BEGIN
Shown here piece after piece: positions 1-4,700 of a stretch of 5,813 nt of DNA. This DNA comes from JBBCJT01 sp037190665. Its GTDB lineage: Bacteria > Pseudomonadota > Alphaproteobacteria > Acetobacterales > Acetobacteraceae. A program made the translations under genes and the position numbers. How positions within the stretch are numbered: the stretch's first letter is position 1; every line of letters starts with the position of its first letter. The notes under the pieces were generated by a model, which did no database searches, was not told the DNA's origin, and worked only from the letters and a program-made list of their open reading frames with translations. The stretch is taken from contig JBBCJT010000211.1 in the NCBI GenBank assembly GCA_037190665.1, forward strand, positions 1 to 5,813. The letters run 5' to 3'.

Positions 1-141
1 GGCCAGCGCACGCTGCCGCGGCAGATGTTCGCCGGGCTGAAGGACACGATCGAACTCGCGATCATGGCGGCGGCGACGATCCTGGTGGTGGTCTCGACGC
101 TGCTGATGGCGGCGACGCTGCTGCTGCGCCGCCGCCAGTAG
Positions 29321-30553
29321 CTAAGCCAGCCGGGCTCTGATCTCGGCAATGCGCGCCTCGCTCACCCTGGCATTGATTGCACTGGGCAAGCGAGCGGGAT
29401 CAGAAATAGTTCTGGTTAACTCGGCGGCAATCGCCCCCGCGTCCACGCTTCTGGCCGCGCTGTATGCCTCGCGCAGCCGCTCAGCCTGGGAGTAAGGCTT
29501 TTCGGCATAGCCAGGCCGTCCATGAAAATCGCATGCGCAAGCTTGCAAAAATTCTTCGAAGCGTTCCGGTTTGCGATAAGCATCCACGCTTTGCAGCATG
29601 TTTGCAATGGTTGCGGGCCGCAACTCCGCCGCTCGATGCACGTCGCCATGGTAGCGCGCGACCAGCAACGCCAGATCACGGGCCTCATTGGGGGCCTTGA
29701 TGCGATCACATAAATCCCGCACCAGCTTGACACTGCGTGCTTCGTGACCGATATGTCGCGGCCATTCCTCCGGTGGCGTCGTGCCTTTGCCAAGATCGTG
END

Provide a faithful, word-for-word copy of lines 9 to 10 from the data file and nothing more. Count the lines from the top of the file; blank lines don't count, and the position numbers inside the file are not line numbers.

29601 TTTGCAATGGTTGCGGGCCGCAACTCCGCCGCTCGATGCACGTCGCCATGGTAGCGCGCGACCAGCAACGCCAGATCACGGGCCTCATTGGGGGCCTTGA
29701 TGCGATCACATAAATCCCGCACCAGCTTGACACTGCGTGCTTCGTGACCGATATGTCGCGGCCATTCCTCCGGTGGCGTCGTGCCTTTGCCAAGATCGTG